Monday, August 30, 2010

Muscle Cramps During a Marathon.

I always get cramping in my calves when I run over 15 miles. Cramping can certainly be a symptom of "hitting the wall." I decided to search the web for some information; my findings below.

Possible Muscle Cramp Causes
• Dehydration
• Electrolyte depletion (sodium, potassium, magnesium & calcium)
• Low blood sugar
• Poor conditioning
• Muscle fatigue
• Doing a new activity
• Exercising in extreme heat

Possible Ways to Relieve Muscle Cramps
• Stretch the muscle until the cramp stops
• Apply deep pressure to the affected muscle for 10-15 seconds at a time

Possible Ways to Prevent Muscle Cramps
• Stretch regularly after exercise
• Warm up before exercise
• Improve fitness
• Start a sports massage regime
• Make sure you are getting adequate amounts of Sodium, Potassium, Magnesium, Phosphorus & Calcium in your diet; consider taking a supplement
• Consume an electrolyte drink during extended periods of exercise

Additional Findings
• It takes 2 to 2.5 hours of exercise to deplete fully stored muscles takes.

• Sports drinks should be diluted to a ratio of two parts to one part water to prevent high concentrations of ingredients in the system. Large meals and fatty or high protein foods should be avoided before an event or training, favoring instead smaller, more frequent snacks.

• It's widely believed that potassium, magnesium and calcium can assist in the prevention of running cramps. Supplements can be taken.

• Luke Hoffman, author of the HowStuffWorks article How Aspirin Works, offers the following thoughts on muscle cramping:

"There is a reflex arc – made up of the muscle, the nerves carrying signals to the central nervous system (CNS) and the nerves carrying signals from the CNS back to the muscle -- that keeps carrying contraction signals from and to the muscle. This appears to lead to a sustained contraction in the muscle, also known as a cramp."

• Poor posture or inefficient biomechanics can be a cause of muscle cramping. Poor movement patterns may cause a disturbance in the activity of the Golgi tendon organs. These are "strain gauges" built into the tendon to prevent muscle tears. When activated, these organs cause the threatened muscle to relax while stimulating the antagonistic muscle-the one that moves the joint in the opposite way-to fire. There may be some quirk of body mechanics that upsets a Golgi device and sets off the cramping pattern.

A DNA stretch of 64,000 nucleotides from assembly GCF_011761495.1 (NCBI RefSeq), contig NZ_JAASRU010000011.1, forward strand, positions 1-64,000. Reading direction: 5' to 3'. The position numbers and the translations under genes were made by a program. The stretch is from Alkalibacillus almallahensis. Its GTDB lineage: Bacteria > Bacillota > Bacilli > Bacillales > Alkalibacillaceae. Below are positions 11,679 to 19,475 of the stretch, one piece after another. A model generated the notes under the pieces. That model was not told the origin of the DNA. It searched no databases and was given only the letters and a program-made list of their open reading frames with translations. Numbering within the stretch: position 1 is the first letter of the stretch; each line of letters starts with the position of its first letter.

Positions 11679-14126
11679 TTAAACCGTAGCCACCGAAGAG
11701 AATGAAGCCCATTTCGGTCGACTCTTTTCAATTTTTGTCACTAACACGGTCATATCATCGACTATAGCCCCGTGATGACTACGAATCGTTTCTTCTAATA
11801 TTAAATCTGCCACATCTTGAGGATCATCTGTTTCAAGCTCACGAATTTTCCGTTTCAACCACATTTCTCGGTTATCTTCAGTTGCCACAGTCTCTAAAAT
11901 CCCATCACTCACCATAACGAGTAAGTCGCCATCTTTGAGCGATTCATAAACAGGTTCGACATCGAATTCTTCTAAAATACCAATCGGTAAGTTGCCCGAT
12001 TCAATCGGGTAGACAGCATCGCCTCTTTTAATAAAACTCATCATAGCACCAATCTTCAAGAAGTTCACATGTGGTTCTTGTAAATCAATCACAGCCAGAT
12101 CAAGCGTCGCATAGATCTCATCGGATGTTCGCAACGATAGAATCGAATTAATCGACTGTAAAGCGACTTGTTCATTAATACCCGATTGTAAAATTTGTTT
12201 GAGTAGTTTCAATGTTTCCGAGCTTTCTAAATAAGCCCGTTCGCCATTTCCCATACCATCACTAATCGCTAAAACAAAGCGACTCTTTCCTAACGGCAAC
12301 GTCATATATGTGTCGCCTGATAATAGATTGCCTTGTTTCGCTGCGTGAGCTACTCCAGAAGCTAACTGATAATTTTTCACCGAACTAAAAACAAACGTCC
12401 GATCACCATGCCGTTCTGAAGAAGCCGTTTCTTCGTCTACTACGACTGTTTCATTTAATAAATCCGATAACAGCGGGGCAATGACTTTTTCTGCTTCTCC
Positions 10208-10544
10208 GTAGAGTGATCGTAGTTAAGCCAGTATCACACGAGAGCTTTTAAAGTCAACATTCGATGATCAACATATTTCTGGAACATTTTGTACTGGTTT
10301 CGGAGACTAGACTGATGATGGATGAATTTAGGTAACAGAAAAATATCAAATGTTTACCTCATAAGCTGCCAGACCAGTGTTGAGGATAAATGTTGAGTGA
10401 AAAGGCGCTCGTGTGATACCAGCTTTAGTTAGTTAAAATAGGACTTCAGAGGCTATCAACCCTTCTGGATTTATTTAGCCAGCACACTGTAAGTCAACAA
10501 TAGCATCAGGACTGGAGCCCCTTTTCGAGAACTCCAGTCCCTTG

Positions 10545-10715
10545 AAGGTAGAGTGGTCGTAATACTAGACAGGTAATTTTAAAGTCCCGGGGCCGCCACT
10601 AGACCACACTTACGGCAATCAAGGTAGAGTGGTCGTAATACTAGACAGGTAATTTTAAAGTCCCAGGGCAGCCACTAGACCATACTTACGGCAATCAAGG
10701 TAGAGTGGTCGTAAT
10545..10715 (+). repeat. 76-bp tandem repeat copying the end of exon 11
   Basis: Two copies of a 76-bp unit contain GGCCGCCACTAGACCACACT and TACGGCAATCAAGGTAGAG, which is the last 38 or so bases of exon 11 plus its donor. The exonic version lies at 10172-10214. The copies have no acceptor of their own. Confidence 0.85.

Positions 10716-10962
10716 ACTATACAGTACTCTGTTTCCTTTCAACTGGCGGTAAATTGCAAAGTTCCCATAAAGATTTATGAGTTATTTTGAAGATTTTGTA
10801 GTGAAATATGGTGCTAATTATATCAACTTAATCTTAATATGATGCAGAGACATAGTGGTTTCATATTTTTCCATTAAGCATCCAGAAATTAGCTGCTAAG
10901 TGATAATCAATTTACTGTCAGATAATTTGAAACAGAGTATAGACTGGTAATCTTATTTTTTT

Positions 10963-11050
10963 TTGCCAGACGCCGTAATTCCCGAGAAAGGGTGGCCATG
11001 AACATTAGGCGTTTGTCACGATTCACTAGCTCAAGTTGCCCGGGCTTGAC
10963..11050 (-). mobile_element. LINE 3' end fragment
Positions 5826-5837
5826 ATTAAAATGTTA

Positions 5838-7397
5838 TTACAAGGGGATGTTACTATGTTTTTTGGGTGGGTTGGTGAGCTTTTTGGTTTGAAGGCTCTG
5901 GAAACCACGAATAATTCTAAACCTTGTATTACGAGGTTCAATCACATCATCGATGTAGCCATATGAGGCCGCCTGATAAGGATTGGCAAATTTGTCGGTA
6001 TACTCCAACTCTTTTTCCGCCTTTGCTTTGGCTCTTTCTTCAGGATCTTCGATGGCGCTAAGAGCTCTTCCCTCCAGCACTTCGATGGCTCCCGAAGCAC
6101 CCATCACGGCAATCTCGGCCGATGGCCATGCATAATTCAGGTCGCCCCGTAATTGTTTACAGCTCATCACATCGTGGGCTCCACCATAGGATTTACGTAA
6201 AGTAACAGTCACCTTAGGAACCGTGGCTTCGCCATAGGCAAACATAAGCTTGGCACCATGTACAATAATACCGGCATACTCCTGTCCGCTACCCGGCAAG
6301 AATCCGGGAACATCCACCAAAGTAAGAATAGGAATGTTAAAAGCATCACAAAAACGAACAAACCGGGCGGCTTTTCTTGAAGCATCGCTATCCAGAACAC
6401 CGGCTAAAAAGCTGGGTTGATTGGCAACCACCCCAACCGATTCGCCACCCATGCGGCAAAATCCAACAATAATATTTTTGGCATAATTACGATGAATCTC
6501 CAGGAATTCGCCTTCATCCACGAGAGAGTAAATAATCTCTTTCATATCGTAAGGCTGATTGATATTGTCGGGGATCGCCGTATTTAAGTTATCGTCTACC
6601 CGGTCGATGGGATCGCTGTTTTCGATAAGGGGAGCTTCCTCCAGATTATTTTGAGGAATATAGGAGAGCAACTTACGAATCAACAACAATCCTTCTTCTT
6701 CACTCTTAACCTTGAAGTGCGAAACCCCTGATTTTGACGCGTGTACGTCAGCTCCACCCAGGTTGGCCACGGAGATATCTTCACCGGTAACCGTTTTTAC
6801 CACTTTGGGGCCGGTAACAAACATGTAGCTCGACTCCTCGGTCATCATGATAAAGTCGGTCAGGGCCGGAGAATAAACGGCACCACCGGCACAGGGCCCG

If this is the cause, prevention may involve improving biomechanics, and regular stretching and strengthening of muscles that seem to cramp along with their antagonistic muscles.

• Another theory is that cramping is a result of burning protein for fuel in the absence of readily available carbohydrate. In this research, muscle cramps occurred in subjects who reached the highest levels of ammonia release during exercise. High ammonia levels indicate that protein is being used to fuel the muscles during exercise. This may indicate a need for greater carbohydrate stores before, and replacement of those stores during intense and long-lasting exercise.

• Some say pinching your upper lip can release a cramp.  Who knows!

Thursday, August 26, 2010

Is Running Contagious?

To continue on the topic of my last post, it's only two days until the Crim 10 mile race in Flint, Michigan. This will be my fourth or fifth time running it. It's one of those races that you automatically add to your personal Summer race calendar. It has it all; the perfect distance, the neighborhood crowd support (including beer at "Cashew Point" and a dozen plus entertainers), the charming course through several neighborhoods, the rolling hills (notably The Bradley Hills) and the wide range of runners - from celebrated professional athletes to first timers.

So, why do I again bring up the Crim as an area of conversation? It's because, while this race is where running really started for me, it was also the point at which I realized that running was contagious.